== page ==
Thursday 20 November 2014


In 1526 the philosopher Juan Luis Vives published a treatise On the Relief of the Poor. His book is addressed to the mayor and city council of Bruges and argues that it was the responsibility of the state to look after the poor. Sounds progressive? Well, not quite. The 16th century mentality prevails. Here is Vives’ advice to the poor:

First, they should consider that their poverty has been sent to them by God in a most just and secret design…Therefore they should not only tolerate poverty with resignation but gladly embrace it as a gift of God.
Question: If poverty is God-given, why try to fight it and waste taxpayer’s money on poor relief? A good editor would have cut that bit out. Instead, Vives develops the thought further:

And since they suffer evil in this life, let them strive and do their best not to fare worse in the next. In other words, be good and don’t make God angry.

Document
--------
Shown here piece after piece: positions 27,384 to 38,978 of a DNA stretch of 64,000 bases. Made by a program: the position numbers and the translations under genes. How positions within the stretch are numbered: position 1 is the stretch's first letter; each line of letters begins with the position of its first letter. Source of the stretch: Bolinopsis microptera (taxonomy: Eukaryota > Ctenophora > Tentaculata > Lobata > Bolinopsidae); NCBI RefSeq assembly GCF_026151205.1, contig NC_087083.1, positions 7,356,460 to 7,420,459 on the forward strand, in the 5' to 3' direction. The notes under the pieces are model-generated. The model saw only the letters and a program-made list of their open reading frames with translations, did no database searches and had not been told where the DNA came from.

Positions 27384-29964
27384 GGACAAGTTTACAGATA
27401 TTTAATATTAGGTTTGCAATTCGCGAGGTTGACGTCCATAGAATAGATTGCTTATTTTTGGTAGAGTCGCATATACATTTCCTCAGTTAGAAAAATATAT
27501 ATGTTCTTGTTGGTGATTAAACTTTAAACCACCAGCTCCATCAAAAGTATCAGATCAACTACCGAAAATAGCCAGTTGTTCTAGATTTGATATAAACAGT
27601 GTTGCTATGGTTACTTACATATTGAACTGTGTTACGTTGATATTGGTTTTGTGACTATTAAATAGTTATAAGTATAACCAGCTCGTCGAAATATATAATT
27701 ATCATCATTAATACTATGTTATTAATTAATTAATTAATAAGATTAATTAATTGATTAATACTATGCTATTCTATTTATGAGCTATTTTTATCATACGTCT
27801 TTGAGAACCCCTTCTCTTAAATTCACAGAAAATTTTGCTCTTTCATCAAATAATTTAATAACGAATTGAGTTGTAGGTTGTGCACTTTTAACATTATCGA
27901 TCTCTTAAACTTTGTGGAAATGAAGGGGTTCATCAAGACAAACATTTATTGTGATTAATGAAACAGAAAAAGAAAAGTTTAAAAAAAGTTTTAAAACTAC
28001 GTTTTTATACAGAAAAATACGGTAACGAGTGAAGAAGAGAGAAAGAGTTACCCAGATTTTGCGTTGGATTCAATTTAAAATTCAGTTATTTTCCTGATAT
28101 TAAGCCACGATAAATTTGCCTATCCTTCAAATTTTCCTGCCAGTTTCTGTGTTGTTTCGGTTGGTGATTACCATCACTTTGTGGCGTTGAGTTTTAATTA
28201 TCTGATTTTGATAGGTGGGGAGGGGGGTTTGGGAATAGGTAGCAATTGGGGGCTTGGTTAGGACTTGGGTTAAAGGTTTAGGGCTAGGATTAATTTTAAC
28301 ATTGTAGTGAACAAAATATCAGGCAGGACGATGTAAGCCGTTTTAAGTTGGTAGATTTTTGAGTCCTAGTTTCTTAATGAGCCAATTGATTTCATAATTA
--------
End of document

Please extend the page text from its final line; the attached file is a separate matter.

Let them pray much and with pious sentiments for the good of their own soul and the souls of those who help them in the necessities of life, that the Lord Jesus may deign to reward them a hundredfold in the goods of eternity.
Okay, so that takes care of the goods of eternity, but what about temporal goods?

Let them beg and conduct themselves modestly and honestly…What is more intolerable than a proud pauper? Right. Let’s not overdo it with the self-respect.

One other bit of good advice:
Those who can work must not be idle. That’s the problem with the poor, see? They don’t want to work. Nothing is sweeter to them now than that slothful and torpid idleness.
And if they have kids (and usually do, what with all the sweet idleness),
let them bring up and instruct their children piously and religiously, and although they will not leave them any material goods, they will leave them virtue and wisdom, which is the preferred legacy.
Problem solved.

If they live in this way, I know and I dare to promise…that when food is lacking to them from human sources, it will never be lacking from God in heaven.
Stay tuned for Vives’ advice to the rich.

(Source: Vives, De subventione pauperum, trans. C. Fantazzi)

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